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The DSM and Its Discontents
DSM stands for Diagnostic and Statistical Manual of Mental Disorders. Along with codification and classification, this tome is regularly used to diagnose patients, sending many down the path of medications. Although the DSM is a necessary resource to codify and classify mental disorders, its current biological leanings have unfortunately tried to medicalize many social experiences and normal human variations, affixing labels to many conditions that appear to be more subjective opinions and reasonable guesses.
The DSM’s website calls it “the standard classification of mental disorders used by mental health professionals in the U.S.” A DSM diagnosis is a necessary requirement for most interactions with insurance companies, hospitals and clinics, pharmaceutical companies, lawyers and the court system. So you can see just how important these diagnostic definitions can be.
But that does not mean these definitions are always accurate. Nor are they comprehensive: in some cases, they leave out or misattribute key symptoms, because the DSM’s diagnostic labeling is often simplistic and one-dimensional. It does not take into consideration such essential factors as a patient’s environment, support system, or personality type in order to give an accurate assessment. We are all individuals—our lives, our emotions, our personalities, and how we may process information through our nervous systems are different. No two of us are the same, and each and every diagnostic label can differ from person to person.
Yet, while the DSM’s accuracy is debatable, countless patients or clients of mental health professionals are nevertheless categorized by its standards—so much so that it’s often referred to as the “bible” of psychiatric illnesses. But it is far from a bible of any sort. At best, it’s a guidebook. Some have called it a dictionary, as it attempts to classify multiple mental disorders, but includes far more subjective thinking than scientific validation. It takes a top-down approach, using a checklist of symptoms in a one-dimensional manner, as opposed to a bottom-up assessment, which would look at the multiple factors in a person’s life and background, and factor them as well as the symptoms, and then, on that, make a diagnosis.
Unlike the way medical diagnosis often works, the DSM format is a checklist. It does not include a multidimensional history of the symptoms, labs, imaging procedures (which, of course, do not exist yet) or possible causes of the disorder through biological mediators, or how each and every individual copes differently with these symptoms. All of these are key factors in making a good assessment and plotting a course of action in terms of care. But at the same time, as more labels are added with each new edition, the medicalization of many behaviors, some of which can be entirely within the range of normal, has entered the picture. And that’s where medications come back in.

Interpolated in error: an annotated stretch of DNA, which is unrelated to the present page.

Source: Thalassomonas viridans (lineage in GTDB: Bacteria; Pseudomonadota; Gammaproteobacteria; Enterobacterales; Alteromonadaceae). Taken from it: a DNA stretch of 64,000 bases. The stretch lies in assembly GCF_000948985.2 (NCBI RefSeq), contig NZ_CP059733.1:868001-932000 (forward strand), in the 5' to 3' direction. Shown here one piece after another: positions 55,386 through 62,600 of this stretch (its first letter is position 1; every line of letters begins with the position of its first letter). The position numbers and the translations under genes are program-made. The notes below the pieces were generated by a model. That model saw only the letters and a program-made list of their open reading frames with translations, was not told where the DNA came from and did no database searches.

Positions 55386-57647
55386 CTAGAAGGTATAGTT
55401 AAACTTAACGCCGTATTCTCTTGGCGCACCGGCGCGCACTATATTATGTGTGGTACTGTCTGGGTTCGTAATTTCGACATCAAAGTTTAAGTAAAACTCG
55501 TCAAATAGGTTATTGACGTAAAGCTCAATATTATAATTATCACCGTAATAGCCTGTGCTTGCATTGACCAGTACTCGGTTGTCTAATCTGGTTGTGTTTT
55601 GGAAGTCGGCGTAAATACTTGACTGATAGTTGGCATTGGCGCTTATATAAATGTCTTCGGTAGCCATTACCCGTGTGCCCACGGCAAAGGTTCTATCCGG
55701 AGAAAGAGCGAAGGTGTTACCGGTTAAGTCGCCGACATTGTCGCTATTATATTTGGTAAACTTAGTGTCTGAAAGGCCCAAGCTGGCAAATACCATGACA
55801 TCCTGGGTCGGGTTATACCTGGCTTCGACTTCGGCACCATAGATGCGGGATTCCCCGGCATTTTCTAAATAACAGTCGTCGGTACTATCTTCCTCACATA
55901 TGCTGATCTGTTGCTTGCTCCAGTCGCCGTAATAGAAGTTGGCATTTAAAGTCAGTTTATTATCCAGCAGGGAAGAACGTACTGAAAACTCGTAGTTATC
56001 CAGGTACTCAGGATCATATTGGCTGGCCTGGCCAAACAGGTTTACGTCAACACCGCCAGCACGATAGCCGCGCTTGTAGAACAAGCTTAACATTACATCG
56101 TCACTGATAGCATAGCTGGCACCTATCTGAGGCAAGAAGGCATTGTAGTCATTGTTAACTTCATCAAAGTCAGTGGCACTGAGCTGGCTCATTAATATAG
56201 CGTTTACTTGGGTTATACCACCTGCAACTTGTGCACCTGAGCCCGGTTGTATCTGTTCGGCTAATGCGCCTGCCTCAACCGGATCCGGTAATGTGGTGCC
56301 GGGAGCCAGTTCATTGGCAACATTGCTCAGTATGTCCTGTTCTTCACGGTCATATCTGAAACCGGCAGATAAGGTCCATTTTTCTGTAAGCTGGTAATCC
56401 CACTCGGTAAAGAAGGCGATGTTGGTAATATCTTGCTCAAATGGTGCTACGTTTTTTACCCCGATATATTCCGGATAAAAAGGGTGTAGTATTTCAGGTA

For example, the DSM has given a new label to temper tantrums: Disruptive Mood Dysregulation Disorder. Also, excessive eating (defined as more than twelve times in three months but not necessarily clinically adhered to) is now called Binge Eating Disorder and a medication has been approved for it, even though we are surrounded by great food and many Americans overeat as a matter of course. For most problem overeaters, a behavior modification program centered around eating disorders is probably more effective and longer lasting. But we now have a psychiatric label with limited studies or research offered to the public, so this behavior is advertised as a disorder. And guess what? Here’s a pill to treat it.
The Over-Medication Epidemic
It’s been suggested that the pharmaceutical industry is having a greater and greater influence on the minds of those creating the DSM. In recent years, we’ve seen “epidemics” of Attention-Deficit/Hyper-activity Disorder (ADHD) and childhood Bipolar Disorder, leading to frequent management by medication. This enhances the “Big Pharma” goals of prescribing medication to handle most mental disorders, even though many mental problems can be resolved by problem-focused variations of the “talking cure,” and even more by CBT and my version, LPA.
Again, it’s undeniably true that some severe mental illnesses, such as the schizophrenias, bipolar disorders, and clinical depression, respond well to medication and require ongoing medication for effective management. And with good medication management, we are all safer, healthier, and live longer lives due to the advances of pharmaceuticals. But it’s also true that the need to expand and sell more products is an endless motivation for these corporate giants.